By Jesse Berst
Just yesterday we reported how declining natural gas prices are putting coal plants and merchant generation under financial strain. We wondered if renewables would be next, since it is so hard for renewable energy to match the low cost of power from a natural gas plant. And now comes word that opposition is building in Michigan to the state's proposed renewable portfolio standard (RPS) of 25% by 2025. The Detroit News reports a coalition of labor, business and government has launched its opposition to the 25x25 ballot initiative.
Under the ballot proposal, the state's energy providers would have to produce or purchase 25% of their electricity from renewable sources, such as biomass, hydro, solar and wind power, by 2025. The opposition group says it will cost $10 billion to implement the RPS. "We are not opposed to renewable energy," spokeswoman Megan Brown told the Detroit News. "We are opposed to cementing it into the state's constitution. It limits flexibility for the future."
Washington, D.C.-based Clean Water Action, one of the groups backing the measure, says other states have used green energy without significantly raising costs. They told the paper they are confident the measure will gain enough signatures to be placed on the November ballot.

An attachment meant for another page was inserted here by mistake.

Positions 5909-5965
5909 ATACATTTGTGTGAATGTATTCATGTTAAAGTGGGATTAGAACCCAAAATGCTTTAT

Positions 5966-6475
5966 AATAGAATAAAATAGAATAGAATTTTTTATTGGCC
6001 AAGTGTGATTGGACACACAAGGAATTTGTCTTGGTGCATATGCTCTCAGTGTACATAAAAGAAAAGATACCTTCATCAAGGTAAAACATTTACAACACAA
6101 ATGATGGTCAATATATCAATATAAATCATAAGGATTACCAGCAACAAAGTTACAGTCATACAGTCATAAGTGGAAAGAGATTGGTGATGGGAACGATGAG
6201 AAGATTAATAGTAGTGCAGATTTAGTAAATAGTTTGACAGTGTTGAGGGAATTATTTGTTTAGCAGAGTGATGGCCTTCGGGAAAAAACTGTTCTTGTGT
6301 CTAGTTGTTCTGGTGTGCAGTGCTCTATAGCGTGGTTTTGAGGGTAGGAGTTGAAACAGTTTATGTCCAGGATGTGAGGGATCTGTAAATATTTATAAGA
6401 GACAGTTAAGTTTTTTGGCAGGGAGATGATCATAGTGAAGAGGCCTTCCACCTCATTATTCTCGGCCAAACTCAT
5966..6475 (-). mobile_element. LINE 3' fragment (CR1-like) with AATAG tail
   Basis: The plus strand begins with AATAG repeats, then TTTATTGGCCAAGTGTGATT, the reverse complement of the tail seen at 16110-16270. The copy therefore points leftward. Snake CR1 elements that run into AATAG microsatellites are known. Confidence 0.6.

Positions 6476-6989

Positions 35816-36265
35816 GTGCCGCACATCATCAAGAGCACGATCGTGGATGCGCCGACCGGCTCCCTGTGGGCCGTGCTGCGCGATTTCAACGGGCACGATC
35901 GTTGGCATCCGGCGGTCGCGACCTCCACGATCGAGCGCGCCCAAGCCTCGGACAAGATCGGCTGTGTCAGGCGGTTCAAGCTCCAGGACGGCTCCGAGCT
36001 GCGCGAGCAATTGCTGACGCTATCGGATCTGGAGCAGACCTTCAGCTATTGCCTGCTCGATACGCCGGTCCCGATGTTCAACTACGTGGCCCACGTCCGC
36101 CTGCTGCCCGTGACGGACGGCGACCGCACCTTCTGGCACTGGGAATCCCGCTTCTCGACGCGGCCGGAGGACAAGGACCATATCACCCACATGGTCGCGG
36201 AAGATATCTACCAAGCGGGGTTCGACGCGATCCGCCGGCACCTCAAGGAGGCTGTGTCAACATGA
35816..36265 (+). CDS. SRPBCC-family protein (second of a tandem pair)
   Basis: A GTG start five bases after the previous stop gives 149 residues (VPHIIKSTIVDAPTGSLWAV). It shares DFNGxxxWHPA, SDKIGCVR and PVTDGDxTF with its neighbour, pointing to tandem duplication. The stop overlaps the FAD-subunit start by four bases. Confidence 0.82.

Michigan passed an RPS in 2008 that required 10% renewable energy by 2015. The new measure seems to put utilities between a rock and a hard place. On one hand, it mandates the 25% goal, which the state's two largest utilities, Jackson-based Consumers Energy and Detroit-based DTE Energy, say would cost $12 billion. On the other hand, it limits annual rate increases to recoup those costs to a maximum of 1% per year.
Jesse Berst is the founder and chief analyst of Smart Grid News.com, the industry's oldest and largest smart grid site. A frequent keynoter at industry events in the U.S. and abroad, he also serves on advisory committees for Pacific Northwest National Laboratory and the Institute for Electric Efficiency. He often provides strategic consulting to large corporations and venture-backed startups. He is a member of the advisory boards of GridGlo and Calico Energy Services.